Much of this monograph is inspired by Authentic Connections: Interdisciplinary Work in the Arts developed by a Consortium of National Arts Education Associations (American Alliance for Theatre and Education—AATE, Music Educators National Conference—MENC, National Art Education Association—NAEA, National Dance Education Organization—NDEO), 2002.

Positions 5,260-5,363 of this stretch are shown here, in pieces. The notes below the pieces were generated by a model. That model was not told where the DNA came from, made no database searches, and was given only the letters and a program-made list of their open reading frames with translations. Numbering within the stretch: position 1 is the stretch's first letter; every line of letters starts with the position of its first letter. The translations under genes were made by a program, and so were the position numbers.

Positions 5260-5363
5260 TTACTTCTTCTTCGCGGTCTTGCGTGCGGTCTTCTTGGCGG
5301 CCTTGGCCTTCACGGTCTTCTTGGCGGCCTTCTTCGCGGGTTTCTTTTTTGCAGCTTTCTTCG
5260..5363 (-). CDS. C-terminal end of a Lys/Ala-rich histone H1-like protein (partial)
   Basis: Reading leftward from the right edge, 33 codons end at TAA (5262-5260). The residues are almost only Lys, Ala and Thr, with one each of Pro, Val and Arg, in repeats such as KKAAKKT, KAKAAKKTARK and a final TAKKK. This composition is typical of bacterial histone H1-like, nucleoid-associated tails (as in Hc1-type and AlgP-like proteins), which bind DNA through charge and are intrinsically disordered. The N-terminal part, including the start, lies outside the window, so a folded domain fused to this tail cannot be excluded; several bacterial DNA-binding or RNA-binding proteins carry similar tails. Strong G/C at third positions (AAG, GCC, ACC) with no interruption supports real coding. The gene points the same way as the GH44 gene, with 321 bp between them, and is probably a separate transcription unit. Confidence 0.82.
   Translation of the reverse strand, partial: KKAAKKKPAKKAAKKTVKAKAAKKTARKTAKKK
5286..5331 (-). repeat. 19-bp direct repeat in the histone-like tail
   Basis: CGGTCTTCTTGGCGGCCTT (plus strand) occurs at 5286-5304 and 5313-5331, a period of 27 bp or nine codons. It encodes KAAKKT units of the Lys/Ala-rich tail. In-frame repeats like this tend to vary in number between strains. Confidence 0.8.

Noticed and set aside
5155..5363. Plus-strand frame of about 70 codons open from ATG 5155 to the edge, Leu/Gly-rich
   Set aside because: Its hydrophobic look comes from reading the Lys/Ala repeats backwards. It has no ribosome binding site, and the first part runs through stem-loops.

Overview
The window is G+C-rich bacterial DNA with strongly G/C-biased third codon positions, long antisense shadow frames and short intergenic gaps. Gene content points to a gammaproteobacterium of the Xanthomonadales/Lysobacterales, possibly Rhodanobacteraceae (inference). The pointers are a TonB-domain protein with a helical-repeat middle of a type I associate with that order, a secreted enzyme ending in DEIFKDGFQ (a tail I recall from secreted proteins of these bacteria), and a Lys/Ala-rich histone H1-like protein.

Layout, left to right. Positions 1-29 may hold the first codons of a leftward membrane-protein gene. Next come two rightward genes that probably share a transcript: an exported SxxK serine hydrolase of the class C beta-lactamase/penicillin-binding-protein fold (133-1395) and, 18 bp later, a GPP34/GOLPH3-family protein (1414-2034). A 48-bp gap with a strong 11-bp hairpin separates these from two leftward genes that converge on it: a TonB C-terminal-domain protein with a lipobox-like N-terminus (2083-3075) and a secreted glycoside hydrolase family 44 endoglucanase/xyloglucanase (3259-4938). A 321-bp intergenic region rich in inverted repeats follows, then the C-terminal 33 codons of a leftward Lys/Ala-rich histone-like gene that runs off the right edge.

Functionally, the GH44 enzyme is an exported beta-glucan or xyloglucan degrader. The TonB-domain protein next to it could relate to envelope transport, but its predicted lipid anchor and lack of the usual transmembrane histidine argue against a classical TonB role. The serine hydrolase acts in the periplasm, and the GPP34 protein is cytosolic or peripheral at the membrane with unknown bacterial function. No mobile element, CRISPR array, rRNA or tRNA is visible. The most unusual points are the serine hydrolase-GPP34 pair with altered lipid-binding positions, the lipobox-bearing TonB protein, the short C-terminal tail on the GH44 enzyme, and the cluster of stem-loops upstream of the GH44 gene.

Contributions to this monograph were made by members of the Vermont Arts Council’s Education Advisory Committee including: Wendy Cohen, Assessment Consultant, Geof Hewitt, VT DOE Writing/Secondary English Consultant, Dorinne Dorfman, Director Peoples Academy Career Academy for the Arts, Meg Miller, Visual Arts Educator Essex Middle School, Tony Pietricola, Music Educator Charlotte Central School, Sandi MacLeod, Director VT MIDI Project, Joan Robinson, Education Director Flynn Center, Cheri Skurdall, Dance Educator North Country Union High School, Harriet Worrell, Director of Theater Woodstock Union High School, and Anne Taylor, Director VT Alliance for Arts Education